stack of books

Reading Recap: June 2018

With the end of a month comes another reading recap, and June had some pretty good reads — 8 books in total, 2 of them on audio. Instead of coming up with a stack of books I wanted to read, I just picked what my mood told me to. And apparently I was in the mood for engaging and compelling reads. 1 nonfiction, 3 thrillers, 3 contemporary fiction, 1 YA.

A Man Called Ove by Fredrik Backman — This was my second Backman book (my first was Beartown and you KNOW how I felt about that one). It was also my first real foray into listening to fiction — most of the time I find I’m too easily distracted to follow a story, so I’ve been sticking to nonfiction. But something about the narrator and Ove as a character held my attention, and I ended up loving this story. It’s no Beartown, but Ove is an endearing character with a lot of flaws and a lot of heart. I both laughed and cried many times while learning about Ove’s both tragic and average life.

Providence by Caroline Kepnes — I read Caroline Kepnes’ You a couple of years ago and found it fascinating and terrifying, so I was excited to get my hands on her latest. Providence definitely wasn’t what I expected but I still really enjoyed it. It’s the perfect mix of suspense, romance, and science fiction, as well as being a quick + engaging read. While the ending wrapped up a little too quickly and didn’t have quite the big reveal I was hoping for, I enjoyed each of the main characters and was eager to find out what happened. This might not be my favorite of hers, but I’ll still be looking forward to the next book Kepnes writes. [Thank you to Randomhouse for gifting me this copy in exchange for an honest review.]

The Book of Essie by Meghan MacLean Weir — This book hooked me from the very beginning, and I gobbled it up in just a few sittings. As someone who is fascinated by families like the Duggars, this was a compelling read. Essie and Roarke were by far my favorite, and I rooted for them until the very end. I was captivated by both the inner workings of Essie’s family and Libby’s childhood — which had threads that wove them together in interesting ways. However, I was disappointed by the ending, which felt rushed and oversimplified. After spending 80% of the story building up to the final moment, I felt a little cheated. Regardless, I’d still highly recommend The Book of Essie to anyone who is intrigued by religious extremists and who likes a fast-paced, engaging plot. [Thank you to Alfred A. Knopf for gifting me this copy in exchange for an honest review.]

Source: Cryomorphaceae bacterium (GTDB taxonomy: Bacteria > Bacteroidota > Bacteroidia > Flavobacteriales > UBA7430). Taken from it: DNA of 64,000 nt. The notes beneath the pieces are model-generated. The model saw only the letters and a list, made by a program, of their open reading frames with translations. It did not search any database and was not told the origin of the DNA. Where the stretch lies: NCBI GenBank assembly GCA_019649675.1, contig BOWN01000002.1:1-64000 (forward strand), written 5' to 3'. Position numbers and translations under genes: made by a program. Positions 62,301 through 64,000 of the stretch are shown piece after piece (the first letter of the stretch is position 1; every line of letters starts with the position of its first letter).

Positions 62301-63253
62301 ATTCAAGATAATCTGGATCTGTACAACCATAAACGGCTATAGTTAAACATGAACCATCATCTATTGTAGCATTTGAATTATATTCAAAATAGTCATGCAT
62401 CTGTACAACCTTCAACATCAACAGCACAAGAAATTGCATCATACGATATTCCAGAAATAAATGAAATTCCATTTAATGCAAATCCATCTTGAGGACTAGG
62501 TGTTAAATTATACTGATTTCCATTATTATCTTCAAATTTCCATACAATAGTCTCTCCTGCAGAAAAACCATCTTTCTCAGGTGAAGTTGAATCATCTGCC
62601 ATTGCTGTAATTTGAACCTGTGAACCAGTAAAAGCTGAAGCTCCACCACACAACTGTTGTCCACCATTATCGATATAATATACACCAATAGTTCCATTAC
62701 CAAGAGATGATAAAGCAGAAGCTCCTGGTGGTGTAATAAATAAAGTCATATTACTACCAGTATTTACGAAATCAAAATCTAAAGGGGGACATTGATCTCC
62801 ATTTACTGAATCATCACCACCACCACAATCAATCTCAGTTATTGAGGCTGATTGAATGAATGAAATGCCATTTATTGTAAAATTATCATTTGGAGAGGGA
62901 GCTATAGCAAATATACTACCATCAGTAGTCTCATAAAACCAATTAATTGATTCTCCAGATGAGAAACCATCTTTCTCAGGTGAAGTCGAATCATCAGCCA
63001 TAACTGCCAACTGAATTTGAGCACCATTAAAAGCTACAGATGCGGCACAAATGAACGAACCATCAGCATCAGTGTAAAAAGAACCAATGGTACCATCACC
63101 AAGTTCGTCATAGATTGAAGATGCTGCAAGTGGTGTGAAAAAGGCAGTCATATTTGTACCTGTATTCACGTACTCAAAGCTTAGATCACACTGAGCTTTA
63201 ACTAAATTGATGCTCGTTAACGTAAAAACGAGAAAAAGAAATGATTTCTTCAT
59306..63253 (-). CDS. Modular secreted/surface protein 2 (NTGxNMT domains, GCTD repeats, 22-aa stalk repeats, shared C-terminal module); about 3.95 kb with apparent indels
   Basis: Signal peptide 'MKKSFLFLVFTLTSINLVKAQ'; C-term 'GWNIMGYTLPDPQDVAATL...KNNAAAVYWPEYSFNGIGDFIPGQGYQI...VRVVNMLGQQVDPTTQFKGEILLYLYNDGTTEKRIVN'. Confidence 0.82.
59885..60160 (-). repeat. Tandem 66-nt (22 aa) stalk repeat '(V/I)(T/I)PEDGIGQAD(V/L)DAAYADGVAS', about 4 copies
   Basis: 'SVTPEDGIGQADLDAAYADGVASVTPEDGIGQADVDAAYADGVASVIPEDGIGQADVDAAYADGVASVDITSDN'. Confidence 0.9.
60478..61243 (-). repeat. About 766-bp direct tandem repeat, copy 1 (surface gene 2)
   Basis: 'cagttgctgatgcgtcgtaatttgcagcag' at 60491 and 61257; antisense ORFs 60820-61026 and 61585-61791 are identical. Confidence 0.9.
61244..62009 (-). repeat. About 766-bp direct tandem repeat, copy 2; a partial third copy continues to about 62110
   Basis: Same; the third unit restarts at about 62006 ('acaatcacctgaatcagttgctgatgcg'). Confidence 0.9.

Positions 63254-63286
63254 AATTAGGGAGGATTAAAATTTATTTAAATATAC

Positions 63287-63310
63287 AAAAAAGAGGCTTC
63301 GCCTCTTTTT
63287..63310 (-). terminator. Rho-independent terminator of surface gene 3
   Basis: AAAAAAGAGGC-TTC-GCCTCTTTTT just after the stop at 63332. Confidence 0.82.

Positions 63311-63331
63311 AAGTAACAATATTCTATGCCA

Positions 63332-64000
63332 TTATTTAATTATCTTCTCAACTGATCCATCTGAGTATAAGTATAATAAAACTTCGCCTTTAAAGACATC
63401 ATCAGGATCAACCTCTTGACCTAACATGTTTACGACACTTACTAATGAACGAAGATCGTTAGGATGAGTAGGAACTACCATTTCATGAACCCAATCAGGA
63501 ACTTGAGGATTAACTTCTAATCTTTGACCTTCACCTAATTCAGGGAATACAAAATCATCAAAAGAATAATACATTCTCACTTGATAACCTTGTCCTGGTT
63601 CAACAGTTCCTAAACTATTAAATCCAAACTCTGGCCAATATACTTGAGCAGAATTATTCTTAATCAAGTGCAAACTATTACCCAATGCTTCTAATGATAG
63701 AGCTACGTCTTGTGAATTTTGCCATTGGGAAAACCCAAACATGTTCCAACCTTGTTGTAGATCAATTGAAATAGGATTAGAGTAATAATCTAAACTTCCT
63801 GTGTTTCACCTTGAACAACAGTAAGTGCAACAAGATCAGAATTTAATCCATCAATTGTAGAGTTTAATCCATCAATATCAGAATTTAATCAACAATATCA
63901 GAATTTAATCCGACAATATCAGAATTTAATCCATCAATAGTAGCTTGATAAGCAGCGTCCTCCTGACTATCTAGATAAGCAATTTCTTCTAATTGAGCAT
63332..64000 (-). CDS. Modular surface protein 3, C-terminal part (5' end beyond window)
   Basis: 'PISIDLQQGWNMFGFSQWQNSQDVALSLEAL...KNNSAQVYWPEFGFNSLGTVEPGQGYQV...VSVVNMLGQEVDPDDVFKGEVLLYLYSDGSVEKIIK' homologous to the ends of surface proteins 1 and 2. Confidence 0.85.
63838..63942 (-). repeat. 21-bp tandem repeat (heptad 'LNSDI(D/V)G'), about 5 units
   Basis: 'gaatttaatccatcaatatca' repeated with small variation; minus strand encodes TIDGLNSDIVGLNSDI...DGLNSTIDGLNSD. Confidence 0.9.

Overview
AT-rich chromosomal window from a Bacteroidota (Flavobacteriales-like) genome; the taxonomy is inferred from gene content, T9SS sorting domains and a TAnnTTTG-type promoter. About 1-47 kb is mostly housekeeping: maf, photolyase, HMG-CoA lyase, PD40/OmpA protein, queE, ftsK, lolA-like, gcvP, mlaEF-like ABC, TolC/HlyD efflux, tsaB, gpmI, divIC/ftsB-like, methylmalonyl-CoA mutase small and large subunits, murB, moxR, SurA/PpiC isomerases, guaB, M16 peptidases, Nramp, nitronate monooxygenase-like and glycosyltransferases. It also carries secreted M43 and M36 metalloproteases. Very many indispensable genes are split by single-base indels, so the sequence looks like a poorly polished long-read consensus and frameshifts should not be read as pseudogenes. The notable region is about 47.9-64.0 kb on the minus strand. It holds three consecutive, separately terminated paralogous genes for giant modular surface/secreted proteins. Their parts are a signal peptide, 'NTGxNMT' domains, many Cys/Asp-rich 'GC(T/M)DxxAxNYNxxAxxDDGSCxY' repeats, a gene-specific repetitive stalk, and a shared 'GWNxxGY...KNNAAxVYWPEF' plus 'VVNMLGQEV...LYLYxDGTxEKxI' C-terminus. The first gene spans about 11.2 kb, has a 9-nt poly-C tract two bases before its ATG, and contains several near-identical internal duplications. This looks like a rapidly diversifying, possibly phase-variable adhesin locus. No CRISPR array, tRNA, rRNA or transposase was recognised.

Scythe by Neal Schusterman — I fully intended not to like this book. YA fantasy is a little out of my wheelhouse, however, it hooked me more than I expected. The whole concept of the book — a future that has eradicated death and therefore tasks certain humans with the job of killing people in the name of population control — was fascinating to me. The first third of the book flew by as Schusterman built this world and introduced us to the main characters. And as much as I was entertained, it was too easy to put down. For some reason that I still can’t put my finger on I wasn’t eager to gobble it up. Full review on The Bookly Club.

Shrill by Lindy West — I listened to this on audio, which is narrated by Lindy herself (the author as narrator almost always guarantees a good listen). It was exactly what I hoped for: funny, brash, heavy, and relatable. West has a voice and a story that I’m glad is out in the world, and I highly recommend this for people who enjoy Cheryl Strayed, Roxane Gay, and Samantha Irby.

Then She Was Gone by Lisa Jewell — Any thriller that keeps me guessing and has me hooked immediately gets four stars from me, purely for entertainment value. I read this in one sitting because I could. not. put. it. down. I DID end up guessing a few of the main twists, but I still found the story compelling and engaging. I also really enjoyed the characters and the family dynamic. A fun, fast-paced thriller that’s perfect for summer.

Fool Me Once by Harlan Coben — I’ve read a handful of Harlan Coben’s books before and have always found them entertaining and quick reads. Which honestly? Sometimes that’s exactly what I need. This one dragged a little for me, but it kept me guessing and eager to find out how it would end. If you want something mindless to distract you from reality, this is definitely worth a read.

November 9 by Colleen Hoover — I want to preface this by saying that I know Colleen Hoover’s books can be problematic. Some aspects of the story don’t always sit well with me, but I’m comfortable with moving forward as long as I’m aware of that. For me, her books are the perfect palate cleanser, and they almost always get me out of a reading slump. Which is exactly why I picked this one up. I’d been paralyzed with indecision, faced with picking my next read from a giant stack of popular, buzzed about books. Instead, I went with a book that I knew would hook me and that I would read quickly — sometimes being able to finish a book is exactly what I need to build my reading momentum. I instantly wanted to know what happened with Ben and Fallon, so I stayed up way past my usual bedtime to finish it. #noregrets If you’re able to suspend belief, or overlook minor flaws, and you’re a fan of contemporary romance novels, give this one a try.

Come tell me what you’ve been reading! And, as always, you can follow along with my reading life at @kathareads.

(All reviews can also be seen on my Goodreads account.)


January 2018 Reading Recap